Managed by Lexington Center, a disability services agency located in Gloversville, New York, the group started out as a recreation program that began to offer local concerts. At the drummer's suggestion, the band named itself "Flame" after the Special Olympics' torch. According to their website, the band's performance schedule has since blossomed to an average of 90 paid performances per year across the globe. And, a CD of original music is soon to be released!

For more information about Flame or to book them in your community, visit their web site at  

Minnesota Life College Hosts Event in San Francisco
Minnesota Life College (see feature article) sponsors the John Lighty Lecture Series, which highlights current topics on learning differences. The goal of the series is to inform and educate families of young adults ages 16-26 and education professionals who serve that population. On January 20, 2011, education researcher, Dr. Brenda Smith Myles, along with MLC staff, will offer a discussion in the San Francisco area on "Social Skills and Self Regulation for Young Adults on the Spectrum." Dr

. Myles will present on social competence and self-regulation and Minnesota Life College will highlight its post-secondary program with particular focus on how social learning and building self-regulation skills are incorporated into the daily lives of MLC students. The evening has limited seating and reservations are required. For more information, visit

ARI Grant Supports Retreat for Adults with ASD
The AUTASTICS, one of the first and most longstanding peer support and self-advocacy groups for adults with autism in the country, will host its annual retreat this month near the Bryce and Zion National Canyon Monuments in Panguitch, Utah. Adam Pollack, co-founder of the AUTASTICS, which is based in the Bay Area of California, has been working together with Valerie Paradiz, Director of Special Projects at ARI, to develop a series of facilitated workshops that will explore ways that ARI-and the autism community at large-can improve support to adults with ASD and ensure that their voices and points of view are not only heard but collaboratively addressed. ARI has awarded the AUTASTICS' retreat a grant to help defray travel and lodging costs for participants. Look for a story about the results of the retreat workshops in our next issue in February 2011!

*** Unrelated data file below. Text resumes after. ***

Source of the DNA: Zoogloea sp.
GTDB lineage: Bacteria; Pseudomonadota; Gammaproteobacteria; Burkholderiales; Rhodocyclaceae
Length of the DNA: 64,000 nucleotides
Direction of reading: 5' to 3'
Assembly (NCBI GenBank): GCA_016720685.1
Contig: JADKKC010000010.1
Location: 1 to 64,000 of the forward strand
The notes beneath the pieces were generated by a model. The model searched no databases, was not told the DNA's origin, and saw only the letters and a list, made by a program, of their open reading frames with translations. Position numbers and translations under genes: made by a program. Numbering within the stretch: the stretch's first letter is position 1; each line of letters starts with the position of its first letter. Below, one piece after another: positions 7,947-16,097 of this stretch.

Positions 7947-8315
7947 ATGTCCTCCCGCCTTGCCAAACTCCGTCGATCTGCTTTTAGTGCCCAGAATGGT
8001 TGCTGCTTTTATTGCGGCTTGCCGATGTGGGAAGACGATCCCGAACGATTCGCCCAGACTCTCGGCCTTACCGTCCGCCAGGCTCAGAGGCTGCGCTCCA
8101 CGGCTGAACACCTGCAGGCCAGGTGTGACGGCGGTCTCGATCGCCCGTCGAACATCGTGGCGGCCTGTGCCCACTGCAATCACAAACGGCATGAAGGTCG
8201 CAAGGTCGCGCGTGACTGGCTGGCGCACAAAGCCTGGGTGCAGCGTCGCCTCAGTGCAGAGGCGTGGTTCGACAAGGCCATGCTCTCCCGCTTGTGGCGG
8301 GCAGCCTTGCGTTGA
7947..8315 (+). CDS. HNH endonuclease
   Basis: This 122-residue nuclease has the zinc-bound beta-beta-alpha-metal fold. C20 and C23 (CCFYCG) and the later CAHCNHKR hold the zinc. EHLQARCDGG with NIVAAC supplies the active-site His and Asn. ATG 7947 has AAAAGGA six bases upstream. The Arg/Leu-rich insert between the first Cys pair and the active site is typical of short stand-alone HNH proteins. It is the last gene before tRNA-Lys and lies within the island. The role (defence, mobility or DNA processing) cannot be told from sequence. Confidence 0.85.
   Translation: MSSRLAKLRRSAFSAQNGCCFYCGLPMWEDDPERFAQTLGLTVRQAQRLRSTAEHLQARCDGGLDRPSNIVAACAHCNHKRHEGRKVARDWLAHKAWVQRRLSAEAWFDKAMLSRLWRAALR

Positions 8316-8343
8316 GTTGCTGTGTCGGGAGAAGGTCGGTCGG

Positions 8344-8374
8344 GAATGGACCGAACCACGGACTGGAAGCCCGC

$1.87 Million Grant Assists in Creation of New National Autism Clearinghouse

The Arc, in collaboration with the Autistic Self Advocacy Network and Self Advocates Becoming Empowered, will establish Autism NOW: The National Autism Resource and Information Center. Autism NOW will serve as a national resource center specifically designed to assist those with autism and other developmental disabilities by connecting individuals with services and resources in their own communities. Not only will self-advocates participate in the development and operation of the new Center, a primary goal will be to connect individuals with opportunities for self-determination and community inclusion. The grant was awarded by the Department of Health and Human Services.